It has been five years since the AAFP adopted a policy stating that every American should have a "personal medical home." In the years since then, the Academy has championed the idea of the patient-centered medical home, or PCMH, with the belief that the PCMH model improves outcomes and lowers health care costs.
AAFP President Glen Stream, M.D., M.B.I.
Although many of you have started -- and in some cases completed -- the long process of transforming your practices into officially recognized medical homes, some of you have decided that the necessary time, money and effort make it too daunting a task relative to an uncertain financial benefit. In short, you want assurances that your sizable investment will pay off.
Recent events, however, indicate that becoming a PCMH may be an investment worth making:
- Maryland's Multi-payer PCMH Program has distributed about $3 million in its first payment to 54 participating primary care health professionals. Of that total, $2.1 million came from private payers, and $900,000 came from the state's Medicaid program, according to a recently published report(www.healthcarefinancenews.com).
- Earlier this year, six health plans paid $1.5 million to 236 primary care physicians(0101.nccdn.net) from 11 practices in New York's Hudson Valley after those practices achieved PCMH recognition from the National Committee for Quality Assurance.
Skeptics could say these are isolated examples with unnamed docs. Fair enough. Let me tell you about an e-mail I recently received from former AAFP President Jim King, M.D., of Selmer, Tenn., on this very subject. He told me that his practice of seven physicians has received $114,000 in incentive payments this year: $34,000 from CMS' Physician Quality Reporting Initiative, or PQRI; $35,000 for electronic prescribing, or eRx; and $45,000 in primary care incentive program payments.
King also expressed concern that PQRI and eRx incentives are beginning to decline, and primary care bonus payments are scheduled to stop after 2014. The important thing to remember, however, is that as these programs are phased out, new opportunities keep coming. When they do come along, it's important to be ready.
For example, last month, CMS and its Center for Medicare and Medicaid Innovation announced the launch of the Comprehensive Primary Care Initiative, or CPCI. CMS plans to collaborate with commercial and state health insurance plans to support primary care practices that deliver coordinated and seamless care.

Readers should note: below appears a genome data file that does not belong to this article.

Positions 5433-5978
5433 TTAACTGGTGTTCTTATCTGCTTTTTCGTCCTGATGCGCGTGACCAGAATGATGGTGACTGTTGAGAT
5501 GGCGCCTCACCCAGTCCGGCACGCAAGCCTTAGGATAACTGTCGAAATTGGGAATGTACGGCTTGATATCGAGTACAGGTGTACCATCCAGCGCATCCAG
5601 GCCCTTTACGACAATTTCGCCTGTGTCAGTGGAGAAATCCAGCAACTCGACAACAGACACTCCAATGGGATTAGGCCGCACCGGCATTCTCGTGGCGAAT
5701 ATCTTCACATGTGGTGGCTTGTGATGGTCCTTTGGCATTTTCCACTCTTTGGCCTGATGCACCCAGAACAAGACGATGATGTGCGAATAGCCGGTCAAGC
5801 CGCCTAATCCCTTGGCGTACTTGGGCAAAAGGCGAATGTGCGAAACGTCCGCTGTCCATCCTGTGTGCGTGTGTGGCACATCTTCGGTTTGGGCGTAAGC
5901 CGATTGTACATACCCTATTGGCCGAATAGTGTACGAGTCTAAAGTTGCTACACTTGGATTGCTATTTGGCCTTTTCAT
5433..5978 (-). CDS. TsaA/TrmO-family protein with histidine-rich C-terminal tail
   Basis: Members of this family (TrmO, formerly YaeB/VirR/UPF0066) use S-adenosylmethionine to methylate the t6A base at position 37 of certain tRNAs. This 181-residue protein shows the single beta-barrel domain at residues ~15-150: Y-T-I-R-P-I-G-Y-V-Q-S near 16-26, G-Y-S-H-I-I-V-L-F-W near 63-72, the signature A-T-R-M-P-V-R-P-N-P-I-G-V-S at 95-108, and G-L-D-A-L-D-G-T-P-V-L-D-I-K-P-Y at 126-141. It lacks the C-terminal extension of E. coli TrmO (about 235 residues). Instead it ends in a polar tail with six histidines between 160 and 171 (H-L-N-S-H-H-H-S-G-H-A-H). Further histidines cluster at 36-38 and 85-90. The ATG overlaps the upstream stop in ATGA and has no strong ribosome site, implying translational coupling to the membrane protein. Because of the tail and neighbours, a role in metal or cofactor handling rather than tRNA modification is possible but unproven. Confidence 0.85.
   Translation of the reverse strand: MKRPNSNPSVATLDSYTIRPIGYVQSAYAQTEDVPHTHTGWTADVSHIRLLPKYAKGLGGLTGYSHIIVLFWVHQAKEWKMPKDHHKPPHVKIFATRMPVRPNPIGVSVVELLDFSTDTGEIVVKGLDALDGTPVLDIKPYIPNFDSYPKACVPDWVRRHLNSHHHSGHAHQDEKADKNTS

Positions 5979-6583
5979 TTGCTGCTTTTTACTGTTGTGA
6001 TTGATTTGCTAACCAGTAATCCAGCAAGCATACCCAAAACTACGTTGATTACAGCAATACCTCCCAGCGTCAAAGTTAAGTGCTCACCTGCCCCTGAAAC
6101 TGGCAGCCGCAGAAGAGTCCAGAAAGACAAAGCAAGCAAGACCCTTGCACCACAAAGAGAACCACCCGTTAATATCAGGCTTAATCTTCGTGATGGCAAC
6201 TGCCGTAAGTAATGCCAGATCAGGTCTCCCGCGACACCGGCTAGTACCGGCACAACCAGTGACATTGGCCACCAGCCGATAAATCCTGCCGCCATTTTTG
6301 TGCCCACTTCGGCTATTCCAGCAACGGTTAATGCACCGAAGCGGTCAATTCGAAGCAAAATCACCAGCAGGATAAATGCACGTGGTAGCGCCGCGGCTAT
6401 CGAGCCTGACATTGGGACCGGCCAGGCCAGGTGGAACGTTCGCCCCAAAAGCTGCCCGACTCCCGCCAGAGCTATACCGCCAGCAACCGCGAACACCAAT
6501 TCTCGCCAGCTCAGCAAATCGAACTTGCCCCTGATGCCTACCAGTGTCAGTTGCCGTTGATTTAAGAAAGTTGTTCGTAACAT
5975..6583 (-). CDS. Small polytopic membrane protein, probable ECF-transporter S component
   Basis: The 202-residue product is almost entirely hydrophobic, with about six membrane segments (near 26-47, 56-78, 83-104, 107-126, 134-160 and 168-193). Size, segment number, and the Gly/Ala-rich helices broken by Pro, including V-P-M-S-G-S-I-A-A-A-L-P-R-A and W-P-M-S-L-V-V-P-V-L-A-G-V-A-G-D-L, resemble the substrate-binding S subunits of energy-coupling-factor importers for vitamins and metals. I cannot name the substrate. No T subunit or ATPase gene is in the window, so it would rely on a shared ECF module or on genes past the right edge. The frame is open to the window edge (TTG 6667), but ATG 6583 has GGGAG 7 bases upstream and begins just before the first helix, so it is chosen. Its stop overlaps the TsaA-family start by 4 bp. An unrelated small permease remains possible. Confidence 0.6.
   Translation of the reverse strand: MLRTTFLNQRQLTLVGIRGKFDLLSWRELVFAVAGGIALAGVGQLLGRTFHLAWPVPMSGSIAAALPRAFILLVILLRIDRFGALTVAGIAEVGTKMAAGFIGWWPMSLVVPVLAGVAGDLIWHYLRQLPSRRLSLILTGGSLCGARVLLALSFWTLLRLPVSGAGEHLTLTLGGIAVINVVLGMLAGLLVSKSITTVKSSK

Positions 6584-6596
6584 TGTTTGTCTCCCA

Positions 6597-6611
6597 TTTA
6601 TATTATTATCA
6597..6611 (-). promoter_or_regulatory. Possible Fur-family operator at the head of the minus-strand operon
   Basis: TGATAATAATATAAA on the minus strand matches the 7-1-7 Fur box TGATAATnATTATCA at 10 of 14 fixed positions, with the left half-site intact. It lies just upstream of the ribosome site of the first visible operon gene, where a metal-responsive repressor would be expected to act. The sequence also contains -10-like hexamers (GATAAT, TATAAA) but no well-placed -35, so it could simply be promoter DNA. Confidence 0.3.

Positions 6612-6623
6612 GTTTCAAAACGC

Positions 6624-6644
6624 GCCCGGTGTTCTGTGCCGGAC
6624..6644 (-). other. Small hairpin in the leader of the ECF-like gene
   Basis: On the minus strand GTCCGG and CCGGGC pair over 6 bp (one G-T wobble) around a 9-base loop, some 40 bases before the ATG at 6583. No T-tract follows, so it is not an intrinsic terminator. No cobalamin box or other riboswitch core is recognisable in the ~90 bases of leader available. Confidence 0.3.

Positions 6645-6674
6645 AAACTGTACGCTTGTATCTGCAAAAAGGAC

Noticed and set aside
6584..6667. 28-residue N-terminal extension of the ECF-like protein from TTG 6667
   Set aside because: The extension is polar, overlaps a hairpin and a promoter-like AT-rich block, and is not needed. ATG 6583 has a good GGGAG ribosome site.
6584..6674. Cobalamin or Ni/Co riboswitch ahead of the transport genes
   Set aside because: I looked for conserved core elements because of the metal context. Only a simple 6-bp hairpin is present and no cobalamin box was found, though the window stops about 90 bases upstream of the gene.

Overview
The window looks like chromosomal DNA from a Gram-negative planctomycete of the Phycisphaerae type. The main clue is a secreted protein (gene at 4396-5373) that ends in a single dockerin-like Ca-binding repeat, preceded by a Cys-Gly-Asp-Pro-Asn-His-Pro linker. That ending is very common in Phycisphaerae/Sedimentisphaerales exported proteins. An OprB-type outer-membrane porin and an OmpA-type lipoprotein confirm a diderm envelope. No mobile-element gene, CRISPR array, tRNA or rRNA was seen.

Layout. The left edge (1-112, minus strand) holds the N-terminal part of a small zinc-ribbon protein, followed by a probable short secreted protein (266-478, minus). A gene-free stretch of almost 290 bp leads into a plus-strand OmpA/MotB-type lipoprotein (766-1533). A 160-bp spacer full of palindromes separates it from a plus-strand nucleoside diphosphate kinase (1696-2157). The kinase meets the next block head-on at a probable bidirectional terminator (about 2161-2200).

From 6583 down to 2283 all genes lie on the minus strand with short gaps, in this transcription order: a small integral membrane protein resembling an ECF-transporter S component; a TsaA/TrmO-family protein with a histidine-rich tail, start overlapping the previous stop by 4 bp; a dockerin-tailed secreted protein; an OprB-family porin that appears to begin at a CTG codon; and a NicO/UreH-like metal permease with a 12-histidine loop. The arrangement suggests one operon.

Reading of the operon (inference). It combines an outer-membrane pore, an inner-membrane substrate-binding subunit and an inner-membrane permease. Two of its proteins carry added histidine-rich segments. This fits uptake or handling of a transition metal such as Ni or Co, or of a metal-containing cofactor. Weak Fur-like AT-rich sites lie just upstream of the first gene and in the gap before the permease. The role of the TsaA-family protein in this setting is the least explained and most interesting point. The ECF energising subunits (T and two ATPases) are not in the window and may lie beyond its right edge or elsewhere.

The program will blend fee-for-service payments with a risk-adjusted per-patient, per-month care-coordination fee that ranges from $8 to $40. Participating practices also will have the opportunity to share in savings resulting from the program. This payment model is what the AAFP has been advocating for some time to reward physicians for coordinating and managing patient care within the PCMH.
In response to the announcement of this plan, AAFP staff members met with America's Health Insurance Plans, or AHIP -- the national trade association that represents health insurance companies -- recently. During that meeting, AHIP representatives said that the organization intends to encourage its members to apply to participate in the CMS initiative.
The Academy also has sent letters to each of the nation's major health insurance plans, encouraging them to participate.
CMS will be responsible for recruiting 75 primary care practices in as many as seven markets for the initial phase of the CPCI, with practices applying to participate in spring 2012. The blended payment model will be used for these practices' Medicare and Medicaid patients, as well as patients enrolled in participating private insurance plans.
The program will be limited to practices that already have achieved Level 3 NCQA recognition and have met meaningful use standards for electronic health records. These requirements reinforce the need for us to transform our practices and to be prepared to participate in such programs.
Although the first phase of this initiative will be limited in scope, CMS officials told me in a meeting recently that they are eager to rapidly and broadly expand the program once it has been shown to reduce costs and improve quality -- which it almost certainly will.
Even if you live in an area that is not initially selected for the CPCI, other PCMH pilots from health plans and state Medicaid agencies are likely to use similar formats.
The bottom line is that making the changes necessary to earn PCMH recognition will result in enhanced revenue in the future. Some of you have asked the Academy to show you the money when it comes to the medical home model. The money is coming. Will you be ready to act when opportunity knocks?